It is a time-honoured question as to whether leaders are born or made.
St. Augustine said that nobody can be a good leader if they do not love their task but rather their title.
Thomas Carlyle who formulated the “great man theory” in the 1840’s started the entire debate on whether leaders are born or made. According to Carlyle, it is great leaders who shape societies and civilisations in their own image.
Opponents of this view argue the reverse: Leaders are products of societies and civilizations.
Leadership is a Process
The following observations cast some light on the subject:
1. Improvement and Growth Play a Major Part
Leadership improvement and growth have major impacts. Devastating situations call for leaders to be forced to the fore. Such persons might be reluctant leaders. Rather than demonstrating themselves to be heroic or popular they may have to instead ‘eat humble pie’, request feedback, learn more about the situation and make decisions on subjects about which they are uncertain.
The flip side of the coin is that some incredibly talented individuals are simply lacking in passion, are lazy or lack conviction. With time, these individuals may improve by investing in their personal growth and development and, thereby, transforming themselves into exceptional leaders.
For example, Steve Waugh (Australian of the Year 2004) captained Australia in 57 Tests for 41 Test wins – the highest winning percentage in history. He believes in the virtues of getting outside your comfort zone; trying to learn from others; working toward greater team cohesion; accepting the situation for what it is and adjusting yourself accordingly. All of these elements are skills that can be learned.
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2. Leadership Characteristics are Only One Aspect of a Larger Picture
More often than not, the majority of leaders receive way too much credit for the positive things that happen and too much of the blame for what goes wrong.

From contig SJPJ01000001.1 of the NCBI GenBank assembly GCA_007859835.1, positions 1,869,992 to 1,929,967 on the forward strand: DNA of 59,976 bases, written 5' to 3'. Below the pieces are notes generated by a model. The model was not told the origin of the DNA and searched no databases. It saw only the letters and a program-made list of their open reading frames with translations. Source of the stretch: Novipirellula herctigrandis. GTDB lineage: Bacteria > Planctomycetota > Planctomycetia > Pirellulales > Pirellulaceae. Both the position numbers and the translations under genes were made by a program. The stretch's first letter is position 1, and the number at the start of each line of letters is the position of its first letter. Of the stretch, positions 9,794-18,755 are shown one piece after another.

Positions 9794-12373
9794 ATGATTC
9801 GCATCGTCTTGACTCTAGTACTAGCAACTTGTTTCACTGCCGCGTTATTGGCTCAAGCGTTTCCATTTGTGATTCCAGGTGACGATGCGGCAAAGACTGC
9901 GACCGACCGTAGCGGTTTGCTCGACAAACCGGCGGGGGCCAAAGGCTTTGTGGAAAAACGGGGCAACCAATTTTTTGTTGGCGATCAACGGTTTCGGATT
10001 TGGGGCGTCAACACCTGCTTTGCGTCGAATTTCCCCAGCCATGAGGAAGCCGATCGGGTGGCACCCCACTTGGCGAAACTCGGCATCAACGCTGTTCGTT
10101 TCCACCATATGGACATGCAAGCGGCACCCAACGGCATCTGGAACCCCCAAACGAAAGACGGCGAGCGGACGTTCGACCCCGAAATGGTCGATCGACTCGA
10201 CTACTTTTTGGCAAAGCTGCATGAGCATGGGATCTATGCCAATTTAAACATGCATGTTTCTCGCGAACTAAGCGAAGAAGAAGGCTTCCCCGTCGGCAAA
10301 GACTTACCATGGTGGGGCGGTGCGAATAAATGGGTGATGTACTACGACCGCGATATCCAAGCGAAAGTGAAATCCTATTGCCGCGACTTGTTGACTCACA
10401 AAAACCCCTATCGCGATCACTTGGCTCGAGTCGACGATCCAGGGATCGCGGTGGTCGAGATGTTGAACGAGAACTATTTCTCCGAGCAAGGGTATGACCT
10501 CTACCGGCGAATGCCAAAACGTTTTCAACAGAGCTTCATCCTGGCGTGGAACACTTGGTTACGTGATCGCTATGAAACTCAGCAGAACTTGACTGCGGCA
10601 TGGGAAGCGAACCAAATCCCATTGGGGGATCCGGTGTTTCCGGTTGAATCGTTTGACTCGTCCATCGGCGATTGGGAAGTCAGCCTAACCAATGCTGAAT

The personal qualities possessed by a leader certainly play a role in their ability to engage and motivate others, but leaders operate within certain environments that will determine their effectiveness. The ideal situation is one where the leader is suited to their particular environment.
For example, it is often claimed that the success of the Beatles owed much to some aspects of society being open to change in the 1960’s. At one point, Ringo Star was so popular there was a Ringo for American President campaign http://www.rebeatmag.com/make-america-beatley-again-the-ringo-for-president-campaign-of-1964/ He was simply catapulted into that degree of influence by his environment. This is an extreme example but it demonstrates the importance of the context around a potential leader.
3. There is More than One Type of Leader
If leadership is signified by nature, one would anticipate a perfect balance of traits and characteristics such as strategic thinking, intelligence, communication skills; as well as a perfect balance between extroversion and introversion.
It is obvious that not all extraordinary leaders hold such a balance of qualities. To the contrary, they manifest very different personalities and levels of skill. They may all be effective despite considerable differences in leadership style.
Certain leaders may have introverted personalities whilst others may be extroverted. Some may have a gift for administration and detail. Others may be more strategic in their approach and some might be possessed of such highly developed interpersonal skills that those around them gain great confidence and belief from their presence.
In the end, one can draw the conclusion that innate characteristics will influence the kind of leader a person is likely to be; be they a strategic, administrative, or relational leader.
However, it is the development of the person that will, most likely, establish their effectiveness as a leader.
Therefore, it can be concluded that how someone leads may be due to nature, whilst the effectiveness of that leadership may be down to experience. Finally, it might be said that whether or not an opportunity to lead presents itself depends heavily upon the context.
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